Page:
Even though we are still enjoying summer, autumn is just around the corner and with it the days are getting shorter and the nights are longer. In addition to the usual time change, the return to “standard time,” as it is called in Cuba, or winter time, as it is called in other countries such as the United States.
Daylight saving time has been in effect in Cuba and the United States since March 12, 2023. Although some North American lawmakers have proposed abolishing the time change, no measure has been approved in this regard and therefore it will move clocks again in less than two months.
In most of the United States, Daylight Saving Time begins on the second Sunday in March and ends on the first Sunday in November. This year, Florida’s time change will take place at 2:00 a.m. on Sunday, November 5, with clocks set back one hour. The same thing will happen in Cuba on the same day.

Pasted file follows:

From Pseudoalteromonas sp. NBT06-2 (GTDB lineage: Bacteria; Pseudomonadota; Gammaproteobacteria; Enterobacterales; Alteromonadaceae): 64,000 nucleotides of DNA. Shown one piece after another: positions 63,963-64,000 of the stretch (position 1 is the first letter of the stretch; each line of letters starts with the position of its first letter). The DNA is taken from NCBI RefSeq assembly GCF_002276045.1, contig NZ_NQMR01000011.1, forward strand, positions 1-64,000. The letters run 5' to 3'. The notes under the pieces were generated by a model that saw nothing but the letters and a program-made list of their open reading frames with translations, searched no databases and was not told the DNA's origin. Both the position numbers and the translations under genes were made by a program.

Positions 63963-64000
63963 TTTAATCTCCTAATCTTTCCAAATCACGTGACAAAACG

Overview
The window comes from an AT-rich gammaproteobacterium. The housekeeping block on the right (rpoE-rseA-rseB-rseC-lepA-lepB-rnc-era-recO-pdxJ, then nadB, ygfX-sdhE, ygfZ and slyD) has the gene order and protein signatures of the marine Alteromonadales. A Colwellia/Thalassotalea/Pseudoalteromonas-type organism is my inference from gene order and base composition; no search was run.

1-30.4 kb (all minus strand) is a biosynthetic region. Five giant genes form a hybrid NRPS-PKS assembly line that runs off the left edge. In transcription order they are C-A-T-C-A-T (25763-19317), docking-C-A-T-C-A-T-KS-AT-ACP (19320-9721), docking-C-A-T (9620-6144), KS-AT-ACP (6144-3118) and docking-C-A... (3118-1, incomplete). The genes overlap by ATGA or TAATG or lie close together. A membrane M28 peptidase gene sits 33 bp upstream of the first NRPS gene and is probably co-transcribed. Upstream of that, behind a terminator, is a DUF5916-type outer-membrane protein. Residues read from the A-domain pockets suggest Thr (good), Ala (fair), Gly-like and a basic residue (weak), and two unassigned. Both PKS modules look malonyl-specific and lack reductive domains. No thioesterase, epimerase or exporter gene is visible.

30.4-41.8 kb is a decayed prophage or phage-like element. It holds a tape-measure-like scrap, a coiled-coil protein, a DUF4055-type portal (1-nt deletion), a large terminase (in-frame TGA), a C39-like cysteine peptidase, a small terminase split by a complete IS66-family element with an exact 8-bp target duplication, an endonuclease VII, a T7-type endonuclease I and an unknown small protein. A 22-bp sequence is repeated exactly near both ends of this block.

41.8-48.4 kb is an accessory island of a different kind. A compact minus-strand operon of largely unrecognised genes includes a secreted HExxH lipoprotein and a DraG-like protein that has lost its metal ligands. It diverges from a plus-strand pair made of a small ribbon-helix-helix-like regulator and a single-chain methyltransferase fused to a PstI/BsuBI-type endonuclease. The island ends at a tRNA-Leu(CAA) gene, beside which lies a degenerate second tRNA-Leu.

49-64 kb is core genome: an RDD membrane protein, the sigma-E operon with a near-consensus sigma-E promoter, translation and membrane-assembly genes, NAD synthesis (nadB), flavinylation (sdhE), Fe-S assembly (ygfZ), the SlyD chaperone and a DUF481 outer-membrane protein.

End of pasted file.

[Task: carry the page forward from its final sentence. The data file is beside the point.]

In 2024, due to the leap year, daylight saving time will take an extra day to revert to daylight saving time and will be reactivated on March 10, with clocks moving forward one hour.
Time change for Cubans in Spain
Recently, the American Academy of Sleep Medicine called for a “permanent change” to the normal schedule, which we will now see in the fall, stating that “there is ample evidence of the short-term negative consequences of seasonal time changes.”
In addition, they do not take place on the same day in all countries. For example, Cubans in Spain, one of the places with the most emigrants of this nationality in the world, will not change their watches on the same day as in Cuba or Florida.
In Spain, as in the rest of the European Union, the time will switch to winter time in the early hours of Sunday, October 29, 2023. The clocks are set back one hour at 2:00 a.m., meaning that citizens can sleep an hour longer that day.